Posts Tagged With: cycle touring

Day 23 – Chorges to Le Lauzet-Ubaye, 38km – 781km total

After a day of rest (which turned out, again, to be rather pointless) we departed the strange French club resort in Chorges for the Ubaye valley. Today we had to climb 2 passes, first – Col Lebraut, 1120m second, unnamed pass near St. Laurent. The first climb began straight out of the hotel’s door, from 840 to 1120 meters. It took us about 45 minutes to get up the pass. It’s quite hot now in the alps, get’s up to 31C in the day time. We wanted to start early, but ended up leaving at 10am.

A fast descent brought us to the shores of the Serre-Poncon lake. One of the largest man-made lakes in Europe was created by installing a dam into the mouth of the Dorance and Ubaye rivers to protect Gap valley for devastating floods. The lake fits perfectly into the mountainous terrain of the area. However, since the valley is flooded, the roads around the lake are quite hilly (not following the valley floor, but jumping over the ridges that go down to what used to be the valley). We descended through a short tunnel past the dam to around 600 meters and started out second climb of the day.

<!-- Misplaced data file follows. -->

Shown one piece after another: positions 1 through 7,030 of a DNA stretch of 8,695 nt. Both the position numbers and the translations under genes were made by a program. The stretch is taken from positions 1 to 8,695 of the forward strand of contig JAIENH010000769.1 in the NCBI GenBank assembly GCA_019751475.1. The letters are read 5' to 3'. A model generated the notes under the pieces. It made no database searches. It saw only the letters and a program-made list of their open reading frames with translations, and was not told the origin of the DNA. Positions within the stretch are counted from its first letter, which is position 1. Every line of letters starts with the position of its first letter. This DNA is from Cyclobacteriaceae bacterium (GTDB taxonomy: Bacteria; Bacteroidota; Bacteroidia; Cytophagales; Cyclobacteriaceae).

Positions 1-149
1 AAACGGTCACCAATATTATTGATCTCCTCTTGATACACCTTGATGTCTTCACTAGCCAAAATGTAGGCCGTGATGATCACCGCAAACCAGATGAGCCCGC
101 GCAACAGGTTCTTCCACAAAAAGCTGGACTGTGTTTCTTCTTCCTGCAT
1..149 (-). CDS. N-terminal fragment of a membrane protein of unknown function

The South side of Serre-Concon lake belongs to department of Alpes du Haute-Provance, we are getting closer to the coast! The second climb was long, not too steep, but in the heat it really wore me out. Even above 1000 meters it was still very very hot. Dianna’s Chariot was heating up as well and that started bothering her. At one point I forgot to take it off the parking brake and cycled around 1km up a 6% hill with that on. About 2 hours later we were at the top of the climb, at 1120 meters enjoying a marvelous view of the Serre-Poncon lake and the Ubaye valley.

I was totally worn out. 850 meters of climbing is probably the limit for me with Dianna tied to my bike and the luggage on the racks. At one point I thought maybe I should start walking up 😉 A quick descent brought us to Le Lauzet and the lake. The hotel we are staying at is right on the lake. We went for a swim right away! The water is about 20C, very fresh after the ride we had today. Dianna went into the water as well 😉

Tomorrow we will head for Barcelonette, a large town at the end of the Ubaye valley. From there we will start ascent of the Col de Coyolle.

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Day 8 – Senonches to Chartres, 37km – 315km total

Very easy and short route to Charters took us through endless wheat pastures of central France. In Senonches we realized that somewhere along the way we crossed the border between Normandy and Centre, the two French regions. It seems that Centre is a bit more developed. However this is only a cyclist’s point of view. I know nothing about French regional divisions.

Napoleon invaded Egypt in 1798 with a goal to take control of the Nile valley, which back then could provide enough wheat for the French empire. After miles and miles of wheat pastures of region Centre I start to wonder whether historians were right about this.